The Cowpens

Description

On October 6, 1780, the mounted backcountry patriot militia rode hard from the ford at Green River for 22 miles, arriving at The Cowpens, a place for fattening cattle before taking them to market. It was owned by one Saunders, a loyalist. There, the backcountry patriot militia met up with the South Carolina militia under colonels Lacey, Hill, and Williams. The foot soldiers arrived later as well. They had climbed out of the Broad River basin near today's Sandy Plains and followed a ridge line road (Green River Road), crossing into South Carolina northwest of today's Chesnee, South Carolina.

The Cowpens was the site of a later battle on January 16, 1781, so the site is commemorated today for that event primarily but is also a certified site along the Overmountain Victory National Historic Trail.

At The Cowpens, the patriot militia leaders learned from two scouts about Ferguson's heading toward Charlotte. The officers knew they would have to overtake Ferguson the next day or he would be too close to the protection of Cornwallis' larger army. They chose the 900 best marksmen and put them on the 900 sturdiest horses. At 9:00 p.m. they rode out into a dark, cold October night. It began to rain. The men took off their hunting frocks and wrapped them around their rifles to keep their powder dry. Some the men got lost on the trail and had to ride that much harder to catch up with the others by dawn. Deciding to avoid a possible ambush at the ford near Tate's Plantation, they rode downstream to cross the Broad River at the Cherokee Ford.

Images Show

Historic Green River Road

Photo by Randell Jones

A remnant of the Green River Road is preserved at Cowpens National Battlefield. This is the route along which the patriot militiamen rode and marched into The Cowpens on October 6, 1780. This road is a certified site on the Overmountain Victory National Historic Trail. [View Additional File Details]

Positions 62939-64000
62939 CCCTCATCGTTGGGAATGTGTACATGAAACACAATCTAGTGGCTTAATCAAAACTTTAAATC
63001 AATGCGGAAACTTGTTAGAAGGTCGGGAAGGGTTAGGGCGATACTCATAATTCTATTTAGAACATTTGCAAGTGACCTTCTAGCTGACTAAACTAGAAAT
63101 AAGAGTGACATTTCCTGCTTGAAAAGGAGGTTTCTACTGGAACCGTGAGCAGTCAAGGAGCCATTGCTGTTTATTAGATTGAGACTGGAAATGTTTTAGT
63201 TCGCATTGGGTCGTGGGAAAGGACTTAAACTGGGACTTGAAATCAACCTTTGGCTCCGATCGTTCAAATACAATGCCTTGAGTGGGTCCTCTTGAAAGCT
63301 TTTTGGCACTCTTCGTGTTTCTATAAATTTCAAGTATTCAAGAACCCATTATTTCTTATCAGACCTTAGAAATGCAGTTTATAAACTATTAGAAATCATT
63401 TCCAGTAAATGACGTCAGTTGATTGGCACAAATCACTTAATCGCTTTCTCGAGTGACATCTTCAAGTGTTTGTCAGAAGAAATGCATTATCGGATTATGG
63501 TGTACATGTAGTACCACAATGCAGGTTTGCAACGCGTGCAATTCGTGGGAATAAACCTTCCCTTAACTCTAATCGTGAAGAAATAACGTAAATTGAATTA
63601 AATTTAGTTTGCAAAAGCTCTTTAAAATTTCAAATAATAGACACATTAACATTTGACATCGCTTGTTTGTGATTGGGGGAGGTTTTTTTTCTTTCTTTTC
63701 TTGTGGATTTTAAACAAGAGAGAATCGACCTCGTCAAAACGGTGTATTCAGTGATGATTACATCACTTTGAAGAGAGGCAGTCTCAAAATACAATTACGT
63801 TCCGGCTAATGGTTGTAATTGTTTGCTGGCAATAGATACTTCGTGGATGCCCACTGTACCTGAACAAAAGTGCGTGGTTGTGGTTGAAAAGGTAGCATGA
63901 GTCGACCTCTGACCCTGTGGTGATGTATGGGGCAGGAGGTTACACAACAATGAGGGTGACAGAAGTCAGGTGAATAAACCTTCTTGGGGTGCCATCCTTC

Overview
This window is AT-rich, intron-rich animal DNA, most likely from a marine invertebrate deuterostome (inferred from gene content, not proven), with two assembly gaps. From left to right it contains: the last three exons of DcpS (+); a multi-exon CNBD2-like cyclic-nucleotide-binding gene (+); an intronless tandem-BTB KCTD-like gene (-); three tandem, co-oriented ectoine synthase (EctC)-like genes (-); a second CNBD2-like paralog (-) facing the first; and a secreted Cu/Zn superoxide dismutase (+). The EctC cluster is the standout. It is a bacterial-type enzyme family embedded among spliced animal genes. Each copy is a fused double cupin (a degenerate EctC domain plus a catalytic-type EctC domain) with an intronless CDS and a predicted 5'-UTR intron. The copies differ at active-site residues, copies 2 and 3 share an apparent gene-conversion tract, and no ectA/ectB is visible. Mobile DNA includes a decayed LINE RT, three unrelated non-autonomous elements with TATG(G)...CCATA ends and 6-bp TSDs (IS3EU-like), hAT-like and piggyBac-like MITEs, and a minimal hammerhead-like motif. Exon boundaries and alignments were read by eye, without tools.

U. S. Monument for the Battle of Cowpens

Photo by Randell Jones

Patriot forces under General Daniel Morgan defeated Cornwallis' loyalist troops including Col. Banastre Tarleton's Green Dragoons on January 17, 1781. [View Additional File Details]

OVTA marchers at The Cowpens

Photo by Randell Jones

On October 6, during OVTA's annual reenactment, members of the Overmountain Victory Trail Association conduct "The Night Before" commemorations at Cowpens National Battlefield. [View Additional File Details]

Excerpts from "Before They Were Heroes at King's Mountain" by Randell Jones

pp 437-8 The same evening, another spy returned with more immediately useful information. Joseph Kerr, as part of the South Carolina command and a month shy of his 20th birthday, had left Flint Hill a day or two before, seeking the whereabouts of Patrick Ferguson and his army of British Legion and Tory militiamen. ... Kerr found Ferguson's camp at midday on the 6th on the plantation of Peter Quinn, some six or seven miles from Little King's Mountain. Pretending to be a loyalist looking to take protection under the major, he made his way into the camp. He easily succeeded in this ruse because this area was full of Loyalists, and because Ferguson was eager to gather more militiamen to his ranks. Moveover, Kerr was a generally amiable person, but suffering some disability since birth, his physical condition disarmed the Tories of their caution He circulated freely among the men at camp, cajoling with them, feigning praise for the Crown, and asking seemingly innocuous . He played the part perfectly, showing great interest and delight in hearing about recent British successes and, most important, Ferguson's immediate plans. Timing his departure carefully, the shrewd spy shrank back form the encampment and faded from their attention. He then made his way back toward the Patriot militiamen, whom he knew were on the move. Copyright 2011, Randell Jones Available at www.danielboonefootsteps.com [View Additional File Details]

Cite this Page

Randell Jones, A Guide to the Overmountain Victory National Historic Trail, “The Cowpens,” Overmountain Victory National Historic Trail, accessed March 25, 2017, http:/​/​bythewaywebf.​webfactional.​com/​omvt/​items/​show/​11.​
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